Fatigue loading enhances the strength of nylon nanofiber yarns

27 January 2015
Ali Akbar Gharehaghaji, Sara Asghari Mooneghi, Hossein Hosseini-Toudeshky, and Giti Torkaman
The application of tensile fatigue to nylon-66 nanofiber yarns improves the nanofiber alignment and crystallinity of their structure, thereby increasing tensile strength.

In the field of nanofibrous materials, nanofiber yarns have high potential for use in applications such as tissue engineering and artificial blood vessels, due to their high aspect ratio and high porosity. The tensile mechanical properties of this new generation of yarns has therefore received considerable attention in recent years.1–3 However, little is known regarding fatigue behavior and the effect of fatigue loading on the tensile properties of these yarns.

Fatigue is defined as the fracture of a material after the application of repeated stress at a level less than is required to cause failure in a single application of stress.3, 4 Because the failure of fibrous materials is most often due to fatigue loading, their fatigue behavior is particularly important. Accordingly, we have investigated the tensile fatigue behavior of nylon-66 (PA66) nanofiber yarns. We chose PA66 due both to its biocompatibility and its position as a representative of polymeric nanofiber yarns in general.

To produce continuous nanofiber yarns, we carried out electrospinning—see Figure 1(a)—between the neutral cylinder and two syringe nozzles. Our method employs high-voltage DC electricity (18.5kV) to charge a suspended droplet of a polymer solution, subsequently converting it to an electrospun nanofiber yarn at room temperature. To increase mechanical performance, the strands are rotated around their axis, resulting in twisted yarn.1, 3 Twisting increases the interface traction between the nanofibers, leading to greater cohesion. The nanofibers are kept together in this yarn structure by a radial force, making it more compact. Figure 1(b) shows a scanning electron microscopy image of the nanofiber yarn.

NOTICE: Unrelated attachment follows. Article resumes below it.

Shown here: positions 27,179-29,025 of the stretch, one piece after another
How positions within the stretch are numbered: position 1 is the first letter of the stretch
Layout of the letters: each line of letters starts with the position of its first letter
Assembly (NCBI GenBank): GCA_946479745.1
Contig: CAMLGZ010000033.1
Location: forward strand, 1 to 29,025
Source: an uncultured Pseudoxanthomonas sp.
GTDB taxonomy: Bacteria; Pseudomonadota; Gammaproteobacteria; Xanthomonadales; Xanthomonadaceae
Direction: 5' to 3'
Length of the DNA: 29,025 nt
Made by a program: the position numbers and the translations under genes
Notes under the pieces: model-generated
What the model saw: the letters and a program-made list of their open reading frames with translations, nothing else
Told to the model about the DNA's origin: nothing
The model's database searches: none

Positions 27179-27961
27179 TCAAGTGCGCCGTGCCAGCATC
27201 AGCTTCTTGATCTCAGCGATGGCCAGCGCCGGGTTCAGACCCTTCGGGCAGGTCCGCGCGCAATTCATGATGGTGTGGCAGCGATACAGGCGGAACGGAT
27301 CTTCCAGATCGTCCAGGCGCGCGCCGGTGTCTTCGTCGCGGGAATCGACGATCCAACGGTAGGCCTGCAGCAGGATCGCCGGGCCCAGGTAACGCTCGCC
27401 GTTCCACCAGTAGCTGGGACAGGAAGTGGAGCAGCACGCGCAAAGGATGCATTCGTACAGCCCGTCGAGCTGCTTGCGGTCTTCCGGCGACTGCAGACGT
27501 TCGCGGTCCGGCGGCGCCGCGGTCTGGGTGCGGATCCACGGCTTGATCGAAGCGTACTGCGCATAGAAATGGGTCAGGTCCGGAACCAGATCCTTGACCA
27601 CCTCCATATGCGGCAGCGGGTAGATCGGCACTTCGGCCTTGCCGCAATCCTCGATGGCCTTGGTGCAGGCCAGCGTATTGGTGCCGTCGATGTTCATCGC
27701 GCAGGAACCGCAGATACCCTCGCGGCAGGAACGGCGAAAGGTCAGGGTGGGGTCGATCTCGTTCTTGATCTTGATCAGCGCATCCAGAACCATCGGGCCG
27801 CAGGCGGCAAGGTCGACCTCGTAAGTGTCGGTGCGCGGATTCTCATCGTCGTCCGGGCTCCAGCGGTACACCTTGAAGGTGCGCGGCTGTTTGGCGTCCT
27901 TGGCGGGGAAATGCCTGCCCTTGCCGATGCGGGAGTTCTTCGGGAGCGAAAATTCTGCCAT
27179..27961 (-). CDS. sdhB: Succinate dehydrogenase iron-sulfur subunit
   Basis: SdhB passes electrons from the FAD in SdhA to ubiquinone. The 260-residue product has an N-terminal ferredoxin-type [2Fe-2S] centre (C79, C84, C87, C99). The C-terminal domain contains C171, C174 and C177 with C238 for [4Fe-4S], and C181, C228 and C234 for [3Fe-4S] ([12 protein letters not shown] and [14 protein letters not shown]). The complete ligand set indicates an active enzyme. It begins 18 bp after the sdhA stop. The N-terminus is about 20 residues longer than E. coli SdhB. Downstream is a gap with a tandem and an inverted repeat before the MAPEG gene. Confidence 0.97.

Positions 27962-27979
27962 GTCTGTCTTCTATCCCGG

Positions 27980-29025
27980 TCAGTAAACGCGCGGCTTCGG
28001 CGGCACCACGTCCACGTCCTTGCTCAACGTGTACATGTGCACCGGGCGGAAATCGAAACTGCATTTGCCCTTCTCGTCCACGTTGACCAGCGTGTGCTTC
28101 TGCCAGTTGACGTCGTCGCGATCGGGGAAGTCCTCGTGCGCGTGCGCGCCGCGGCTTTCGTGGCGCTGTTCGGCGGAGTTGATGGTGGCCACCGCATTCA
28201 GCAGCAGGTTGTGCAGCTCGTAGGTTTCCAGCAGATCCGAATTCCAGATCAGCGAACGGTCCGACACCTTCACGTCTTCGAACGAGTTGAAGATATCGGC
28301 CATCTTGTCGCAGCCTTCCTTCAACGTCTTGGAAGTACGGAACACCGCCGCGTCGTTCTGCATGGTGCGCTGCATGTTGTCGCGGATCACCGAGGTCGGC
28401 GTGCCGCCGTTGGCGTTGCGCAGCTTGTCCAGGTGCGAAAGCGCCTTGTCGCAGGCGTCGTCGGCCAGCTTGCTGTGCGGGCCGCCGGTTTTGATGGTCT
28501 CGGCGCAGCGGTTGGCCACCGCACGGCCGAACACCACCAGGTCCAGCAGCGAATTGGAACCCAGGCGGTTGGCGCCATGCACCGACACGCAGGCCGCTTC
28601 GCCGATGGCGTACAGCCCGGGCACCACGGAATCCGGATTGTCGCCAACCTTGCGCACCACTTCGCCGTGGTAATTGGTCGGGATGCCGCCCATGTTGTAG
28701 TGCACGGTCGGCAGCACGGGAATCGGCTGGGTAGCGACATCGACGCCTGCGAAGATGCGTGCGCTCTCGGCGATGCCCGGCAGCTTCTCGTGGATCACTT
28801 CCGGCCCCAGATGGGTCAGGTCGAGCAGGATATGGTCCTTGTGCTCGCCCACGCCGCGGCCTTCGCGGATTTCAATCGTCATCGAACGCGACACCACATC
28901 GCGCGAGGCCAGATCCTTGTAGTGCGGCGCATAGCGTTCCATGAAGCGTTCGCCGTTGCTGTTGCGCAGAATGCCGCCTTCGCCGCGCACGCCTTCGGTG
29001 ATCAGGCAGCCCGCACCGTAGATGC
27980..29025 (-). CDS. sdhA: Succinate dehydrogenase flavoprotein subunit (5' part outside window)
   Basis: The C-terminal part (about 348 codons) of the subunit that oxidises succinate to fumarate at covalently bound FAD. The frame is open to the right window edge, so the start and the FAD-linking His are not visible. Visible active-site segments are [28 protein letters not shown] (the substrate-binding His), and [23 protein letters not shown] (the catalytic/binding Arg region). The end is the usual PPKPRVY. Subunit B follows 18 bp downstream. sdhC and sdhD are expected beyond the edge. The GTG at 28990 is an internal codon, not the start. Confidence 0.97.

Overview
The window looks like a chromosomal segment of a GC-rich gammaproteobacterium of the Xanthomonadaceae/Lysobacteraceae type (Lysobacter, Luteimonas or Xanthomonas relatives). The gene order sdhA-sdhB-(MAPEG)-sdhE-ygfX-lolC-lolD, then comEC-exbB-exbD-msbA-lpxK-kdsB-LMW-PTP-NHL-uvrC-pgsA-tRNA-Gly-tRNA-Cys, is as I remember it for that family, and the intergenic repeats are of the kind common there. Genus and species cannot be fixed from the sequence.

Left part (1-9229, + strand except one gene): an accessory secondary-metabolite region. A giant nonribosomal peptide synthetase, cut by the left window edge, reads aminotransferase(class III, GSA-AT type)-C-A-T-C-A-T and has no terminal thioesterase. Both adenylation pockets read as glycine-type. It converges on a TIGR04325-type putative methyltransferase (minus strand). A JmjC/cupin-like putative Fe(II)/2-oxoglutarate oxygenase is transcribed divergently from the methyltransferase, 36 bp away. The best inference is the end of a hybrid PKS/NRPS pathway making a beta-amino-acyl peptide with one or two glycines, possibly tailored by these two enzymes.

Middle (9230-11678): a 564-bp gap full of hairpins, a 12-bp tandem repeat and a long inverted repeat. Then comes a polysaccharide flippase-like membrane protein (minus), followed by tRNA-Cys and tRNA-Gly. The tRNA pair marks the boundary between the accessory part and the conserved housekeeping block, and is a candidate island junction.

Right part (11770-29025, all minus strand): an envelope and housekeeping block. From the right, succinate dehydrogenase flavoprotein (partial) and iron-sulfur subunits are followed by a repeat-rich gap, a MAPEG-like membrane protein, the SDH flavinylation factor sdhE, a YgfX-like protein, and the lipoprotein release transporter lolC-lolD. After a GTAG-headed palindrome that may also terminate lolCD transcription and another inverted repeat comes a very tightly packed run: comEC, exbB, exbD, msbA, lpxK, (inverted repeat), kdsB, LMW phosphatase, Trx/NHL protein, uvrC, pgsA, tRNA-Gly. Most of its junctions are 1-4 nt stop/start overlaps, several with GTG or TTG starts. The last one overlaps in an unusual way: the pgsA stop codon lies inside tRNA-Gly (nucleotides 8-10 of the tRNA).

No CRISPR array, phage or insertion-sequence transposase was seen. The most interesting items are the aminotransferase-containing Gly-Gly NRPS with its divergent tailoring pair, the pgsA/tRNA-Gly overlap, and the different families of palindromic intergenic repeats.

(a) The experimental electrospinning setup for the fabrication of nanofiber yarns. It consists of a DC high-voltage power supply, two syringe nozzles with flat-tipped needles, two digitally controlled positive displacement syringe pumps, a neutral cylinder, and a take-up twister unit.1,3(b) Scanning electron microscopy (SEM) image of the fabricated nanofiber yarn (100×magnification).

We employed a Zwick/Roell Z2.5 mechanical tester to perform the tensile mechanical tests. To examine the influence of the fatigue loads on the tensile strength of the yarns, we performed monotonic tensile tests before and after the fatigue loads were applied, at a speed of 50mm/min. The fatigue tests were load controlled at a speed of 300mm/min with a loading amplitude of 78% of the average ultimate tensile load. All the samples experienced 2000 cycles and remained unbroken. One generally expects degradation after fatigue, resulting in reduced material strength.3 However, the average tensile strength of the nanofiber yarns before and after fatigue was 88.4 and 116.1MPa, respectively. We can therefore conclude that the application of cyclic loading on the samples increases the tensile strength of the nanofiber yarns considerably, in exact contradiction to general expectations.3, 4